The way I see it, adult people are too grown to be using the word "promise" anyway. We need to be mature enough to believe that our word is our bond, period; that if we say we're going to do something—or not do something—that really is all that needs to be said.

But either way, if you have a habit of assuring people that you are going to do—or not do—a certain thing and you don't follow through, commit to building trust and strengthening your bond next year by keeping your word. It's how character is built. It really is.

3. Eating Fast Food


Last summer, I wrote an article entitled "Why You Should Consider Leaving Fast Food Alone". Some of the reasons that I shared included the fact that fast food is bad for your brain, kidneys and even your hair and skin. Although I personally don't think that it's an unpardonable sin to have a burger and fries every once in a while, if you find yourself sitting in a drive-thru three days out of every week, love your body—and budget—enough to do more grocery shopping and food preparation at home. Oh, and also do yourself a favor and check out "We Present: America's 20 Most Unhealthy Fast Food Chains". It just might surprise you what food joints actually made the list. Why sit up here and pay to get sick via your diet? Amen? Amen.

4. Getting Less than 6-8 Hours of Rest. EVERY NIGHT.


Sleep is not a luxury. I repeat—sleep is not a luxury. And that ridiculous quote, "I'll sleep when I'm dead"? Nooooo, you'll be dead when you're dead. According to the Centers for Disease Control and Prevention, 1 in 3 individuals do not get enough of the z-z-z's that they need. And since sleep deprivation can lead to moodiness, fatigue, a lack of productivity, poor eating habits, a low libido and so much more, if you happen to suffer from any of these things, before you chalk it up to aging or a potential health crisis, ask yourself if you're constantly getting less than six hours every night. If you are, check out our articles like "'Team No Sleep' Is A Ridiculous Concept", "10 Simple & Effective Ways To Improve Your Quality Of Sleep" and "Meet The Mattress That's Reinventing The Way We Rest", then commit to not making anything (except perhaps a newborn) so important that you're walking around here like a zombie. It simply isn't worth it.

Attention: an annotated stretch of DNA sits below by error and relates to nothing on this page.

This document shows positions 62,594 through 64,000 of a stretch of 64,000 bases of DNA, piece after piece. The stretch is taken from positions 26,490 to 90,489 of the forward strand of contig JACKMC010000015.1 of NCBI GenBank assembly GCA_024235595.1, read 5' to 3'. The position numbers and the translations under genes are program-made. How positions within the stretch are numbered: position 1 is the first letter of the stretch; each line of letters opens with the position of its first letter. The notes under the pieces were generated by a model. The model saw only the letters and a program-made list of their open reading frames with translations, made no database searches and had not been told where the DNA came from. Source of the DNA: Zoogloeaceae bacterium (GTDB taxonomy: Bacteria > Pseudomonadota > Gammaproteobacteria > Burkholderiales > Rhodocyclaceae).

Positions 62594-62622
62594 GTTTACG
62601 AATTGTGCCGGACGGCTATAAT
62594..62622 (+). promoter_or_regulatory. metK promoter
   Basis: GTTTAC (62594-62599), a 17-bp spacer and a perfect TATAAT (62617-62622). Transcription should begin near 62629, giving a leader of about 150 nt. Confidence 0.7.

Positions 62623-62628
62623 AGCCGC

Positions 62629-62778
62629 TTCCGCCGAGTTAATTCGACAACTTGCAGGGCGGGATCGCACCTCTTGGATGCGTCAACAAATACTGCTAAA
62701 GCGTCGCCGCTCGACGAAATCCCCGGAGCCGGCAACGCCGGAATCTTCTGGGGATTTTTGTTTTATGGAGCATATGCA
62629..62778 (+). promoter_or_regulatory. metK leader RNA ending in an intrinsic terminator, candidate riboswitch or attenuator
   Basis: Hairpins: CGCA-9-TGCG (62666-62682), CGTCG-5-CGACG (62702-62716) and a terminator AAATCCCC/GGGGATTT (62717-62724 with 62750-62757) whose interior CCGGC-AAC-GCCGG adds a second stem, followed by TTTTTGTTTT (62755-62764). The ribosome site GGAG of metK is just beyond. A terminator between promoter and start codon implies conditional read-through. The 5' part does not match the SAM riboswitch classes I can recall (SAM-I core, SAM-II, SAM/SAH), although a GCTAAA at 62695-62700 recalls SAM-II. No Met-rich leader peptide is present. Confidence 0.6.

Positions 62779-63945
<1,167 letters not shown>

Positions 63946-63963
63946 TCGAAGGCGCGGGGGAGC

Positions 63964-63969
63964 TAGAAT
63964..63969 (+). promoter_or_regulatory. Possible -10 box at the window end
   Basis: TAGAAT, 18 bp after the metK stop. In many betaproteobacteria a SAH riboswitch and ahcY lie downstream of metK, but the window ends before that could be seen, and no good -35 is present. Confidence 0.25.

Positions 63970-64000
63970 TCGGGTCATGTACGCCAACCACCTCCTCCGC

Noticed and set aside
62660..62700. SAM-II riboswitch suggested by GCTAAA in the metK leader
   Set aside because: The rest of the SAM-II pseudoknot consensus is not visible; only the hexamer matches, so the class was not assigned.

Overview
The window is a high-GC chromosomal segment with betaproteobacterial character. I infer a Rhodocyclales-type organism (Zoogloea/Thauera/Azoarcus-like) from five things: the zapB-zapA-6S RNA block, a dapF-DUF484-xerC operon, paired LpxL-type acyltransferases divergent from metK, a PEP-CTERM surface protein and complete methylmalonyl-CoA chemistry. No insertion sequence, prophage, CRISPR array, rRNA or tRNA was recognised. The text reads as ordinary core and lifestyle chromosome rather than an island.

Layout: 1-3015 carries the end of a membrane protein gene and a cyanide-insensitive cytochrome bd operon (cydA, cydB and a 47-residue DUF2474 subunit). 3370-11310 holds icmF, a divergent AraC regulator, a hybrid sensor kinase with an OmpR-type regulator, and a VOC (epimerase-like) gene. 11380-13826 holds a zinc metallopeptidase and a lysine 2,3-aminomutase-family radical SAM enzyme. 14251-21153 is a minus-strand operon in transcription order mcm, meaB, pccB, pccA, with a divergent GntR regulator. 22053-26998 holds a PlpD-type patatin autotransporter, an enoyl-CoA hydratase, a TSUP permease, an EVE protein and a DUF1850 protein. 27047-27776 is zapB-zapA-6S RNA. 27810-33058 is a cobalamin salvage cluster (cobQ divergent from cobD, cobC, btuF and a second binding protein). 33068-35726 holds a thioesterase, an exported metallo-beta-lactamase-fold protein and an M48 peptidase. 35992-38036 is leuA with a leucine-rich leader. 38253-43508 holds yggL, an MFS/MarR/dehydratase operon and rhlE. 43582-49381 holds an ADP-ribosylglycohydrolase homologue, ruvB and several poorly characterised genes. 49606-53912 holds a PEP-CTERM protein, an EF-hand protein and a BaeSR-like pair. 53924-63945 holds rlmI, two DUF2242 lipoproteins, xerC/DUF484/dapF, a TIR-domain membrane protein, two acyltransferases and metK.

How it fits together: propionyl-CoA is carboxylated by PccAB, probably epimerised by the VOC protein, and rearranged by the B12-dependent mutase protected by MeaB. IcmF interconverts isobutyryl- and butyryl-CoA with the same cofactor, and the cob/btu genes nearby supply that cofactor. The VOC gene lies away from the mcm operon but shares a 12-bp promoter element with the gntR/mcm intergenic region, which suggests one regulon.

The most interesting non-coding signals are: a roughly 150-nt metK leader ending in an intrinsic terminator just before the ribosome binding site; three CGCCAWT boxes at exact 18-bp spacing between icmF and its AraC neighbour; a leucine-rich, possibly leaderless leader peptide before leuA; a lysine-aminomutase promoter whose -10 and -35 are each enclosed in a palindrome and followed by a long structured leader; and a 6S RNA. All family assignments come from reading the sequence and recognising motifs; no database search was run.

5. Investing More in Others than Yourself


One of the most cryptic forms of low self-esteem is when you constantly find yourself making choices that convey that everyone else's needs and wants are far more important than your own. As someone who has a spiritual gift of giving (if you've never taken a spiritual gifts test before and you want to, a test that I really like is found here), I know what it's like to not only give a lot of yourself but even enjoy doing it. But real talk, I used to give so much of my time, attention and resources away without rarely getting anything back in return that it started to make me resentful…and drained…and broke.